Vertical data format approach (Charm—Zaki & Hsiao @SDM’02)
10.
Apriori: A Candidate Generation-and-Test Approach
Apriori pruning principle : If there is any itemset which is infrequent, its superset should not be generated/tested! ( Agrawal & Srikant @VLDB’94, Mannila, et al. @ KDD’ 94)
Method:
Initially, scan DB once to get frequent 1-itemset
Generate length (k+1) candidate itemsets from length k frequent itemsets
Test the candidates against DB
Terminate when no frequent or candidate set can be generated
11.
The Apriori Algorithm—An Example Database TDB 1 st scan C 1 L 1 L 2 C 2 C 2 2 nd scan C 3 L 3 3 rd scan Sup min = 2 B, E 40 A, B, C, E 30 B, C, E 20 A, C, D 10 Items Tid 1 {D} 3 {E} 3 {C} 3 {B} 2 {A} sup Itemset 3 {E} 3 {C} 3 {B} 2 {A} sup Itemset {C, E} {B, E} {B, C} {A, E} {A, C} {A, B} Itemset 1 {A, B} 2 {A, C} 1 {A, E} 2 {B, C} 3 {B, E} 2 {C, E} sup Itemset 2 {A, C} 2 {B, C} 3 {B, E} 2 {C, E} sup Itemset {B, C, E} Itemset 2 {B, C, E} sup Itemset
Once both A and D are determined frequent, the counting of AD begins
Once all length-2 subsets of BCD are determined frequent, the counting of BCD begins
ABCD ABC ABD ACD BCD AB AC BC AD BD CD A B C D {} Itemset lattice Transactions 1-itemsets 2-itemsets … Apriori 1-itemsets 2-items 3-items DIC S. Brin R. Motwani, J. Ullman, and S. Tsur. Dynamic itemset counting and implication rules for market basket data . In SIGMOD’97
19.
Mining Frequent Patterns Without Candidate Generation
Grow long patterns from short ones using local frequent items
“ abc” is a frequent pattern
Get all transactions having “abc”: DB|abc
“ d” is a local frequent item in DB|abc abcd is a frequent pattern
20.
Construct FP-tree from a Transaction Database min_support = 3 TID Items bought (ordered) frequent items 100 { f, a, c, d, g, i, m, p } { f, c, a, m, p } 200 { a, b, c, f, l, m, o } { f, c, a, b, m } 300 { b, f, h, j, o, w } { f, b } 400 { b, c, k, s, p } { c, b, p } 500 { a, f, c, e, l, p, m, n } { f, c, a, m, p }
Scan DB once, find frequent 1-itemset (single item pattern)
Sort frequent items in frequency descending order, f-list
Scan DB again, construct FP-tree
F-list =f-c-a-b-m-p {} f:4 c:1 b:1 p:1 b:1 c:3 a:3 b:1 m:2 p:2 m:1 Header Table Item frequency head f 4 c 4 a 3 b 3 m 3 p 3
Frequent patterns can be partitioned into subsets according to f-list
F-list=f-c-a-b-m-p
Patterns containing p
Patterns having m but no p
…
Patterns having c but no a nor b, m, p
Pattern f
Completeness and non-redundancy
23.
Find Patterns Having P From P-conditional Database
Starting at the frequent item header table in the FP-tree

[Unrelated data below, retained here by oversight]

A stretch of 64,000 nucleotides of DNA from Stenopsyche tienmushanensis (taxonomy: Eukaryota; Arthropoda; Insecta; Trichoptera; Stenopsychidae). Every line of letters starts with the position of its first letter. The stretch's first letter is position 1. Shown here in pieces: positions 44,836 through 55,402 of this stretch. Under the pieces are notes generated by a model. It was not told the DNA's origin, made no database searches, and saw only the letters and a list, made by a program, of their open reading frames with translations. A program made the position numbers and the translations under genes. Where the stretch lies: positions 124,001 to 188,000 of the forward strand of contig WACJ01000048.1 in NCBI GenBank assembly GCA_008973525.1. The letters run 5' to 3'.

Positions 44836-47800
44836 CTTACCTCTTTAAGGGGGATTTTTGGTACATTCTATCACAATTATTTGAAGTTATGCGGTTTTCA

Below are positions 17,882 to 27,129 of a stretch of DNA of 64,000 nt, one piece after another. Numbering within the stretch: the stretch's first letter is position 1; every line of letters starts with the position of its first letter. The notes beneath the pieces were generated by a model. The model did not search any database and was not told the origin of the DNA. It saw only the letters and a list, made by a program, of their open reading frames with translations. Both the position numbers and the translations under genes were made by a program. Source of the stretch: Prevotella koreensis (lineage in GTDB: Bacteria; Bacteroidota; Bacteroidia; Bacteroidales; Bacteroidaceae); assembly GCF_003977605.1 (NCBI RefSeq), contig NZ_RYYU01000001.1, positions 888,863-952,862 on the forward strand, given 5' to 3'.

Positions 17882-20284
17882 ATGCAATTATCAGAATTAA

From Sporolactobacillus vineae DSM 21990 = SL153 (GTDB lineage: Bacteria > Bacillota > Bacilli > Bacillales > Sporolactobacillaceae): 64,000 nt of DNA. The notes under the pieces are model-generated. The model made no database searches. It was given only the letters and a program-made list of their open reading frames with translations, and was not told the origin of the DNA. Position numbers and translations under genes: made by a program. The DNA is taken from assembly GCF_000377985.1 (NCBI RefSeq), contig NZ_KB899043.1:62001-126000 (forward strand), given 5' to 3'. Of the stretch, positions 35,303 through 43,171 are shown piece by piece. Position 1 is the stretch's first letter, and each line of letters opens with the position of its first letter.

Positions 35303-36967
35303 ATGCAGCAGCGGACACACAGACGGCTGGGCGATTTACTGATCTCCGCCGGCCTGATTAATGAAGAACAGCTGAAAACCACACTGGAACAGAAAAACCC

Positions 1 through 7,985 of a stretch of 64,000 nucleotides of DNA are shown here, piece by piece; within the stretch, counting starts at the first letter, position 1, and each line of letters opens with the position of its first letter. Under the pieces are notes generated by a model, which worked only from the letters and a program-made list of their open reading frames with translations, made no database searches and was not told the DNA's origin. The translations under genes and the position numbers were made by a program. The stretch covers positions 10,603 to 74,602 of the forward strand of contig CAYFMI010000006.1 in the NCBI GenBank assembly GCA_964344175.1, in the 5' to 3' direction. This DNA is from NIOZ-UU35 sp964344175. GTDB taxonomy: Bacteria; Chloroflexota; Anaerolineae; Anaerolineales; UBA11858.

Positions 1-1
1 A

Traverse the FP-tree by following the link of each frequent item p
Accumulate all of transformed prefix paths of item p to form p’ s conditional pattern base
Conditional pattern bases item cond. pattern base c f:3 a fc:3 b fca:1, f:1, c:1 m fca:2, fcab:1 p fcam:2, cb:1 {} f:4 c:1 b:1 p:1 b:1 c:3 a:3 b:1 m:2 p:2 m:1 Header Table Item frequency head f 4 c 4 a 3 b 3 m 3 p 3
24.
From Conditional Pattern-bases to Conditional FP-trees
For each pattern-base
Accumulate the count for each item in the base
Construct the FP-tree for the frequent items of the pattern base
m-conditional pattern base:
fca:2, fcab:1
All frequent patterns relate to m m, fm, cm, am, fcm, fam, cam, fcam {} f:4 c:1 b:1 p:1 b:1 c:3 a:3 b:1 m:2 p:2 m:1 Header Table Item frequency head f 4 c 4 a 3 b 3 m 3 p 3 {} f:3 c:3 a:3 m-conditional FP-tree
25.
Recursion: Mining Each Conditional FP-tree Cond. pattern base of “am”: (fc:3) Cond. pattern base of “cm”: (f:3) {} f:3 cm-conditional FP-tree Cond. pattern base of “cam”: (f:3) {} f:3 cam-conditional FP-tree {} f:3 c:3 a:3 m-conditional FP-tree {} f:3 c:3 am-conditional FP-tree
Recursively grow frequent patterns by pattern and database partition
Method
For each frequent item, construct its conditional pattern-base, and then its conditional FP-tree
Repeat the process on each newly created conditional FP-tree
Until the resulting FP-tree is empty, or it contains only one path—single path will generate all the combinations of its sub-paths, each of which is a frequent pattern
28.
FP-Growth vs. Apriori: Scalability With the Support Threshold Data set T25I20D10K
When an itemset S violates the constraint, so does any of its superset
sum(S.Price) v is anti-monotone
sum(S.Price) v is not anti-monotone
Example. C: range(S.profit) 15 is anti-monotone
Itemset ab violates C
So does every superset of ab
TDB (min_sup=2) Transaction TID a, b, c, d, f 10 b, c, d, f, g, h 20 a, c, d, e, f 30 c, e, f, g 40 -10 h 20 g 30 f -30 e 10 d -20 c 0 b 40 a Profit Item
When an itemset S satisfies the constraint, so does any of its superset
sum(S.Price) v is monotone
min(S.Price) v is monotone
Example. C: range(S.profit) 15
Itemset ab satisfies C
So does every superset of ab
TDB (min_sup=2) Transaction TID a, b, c, d, f 10 b, c, d, f, g, h 20 a, c, d, e, f 30 c, e, f, g 40 -10 h 20 g 30 f -30 e 10 d -20 c 0 b 40 a Profit Item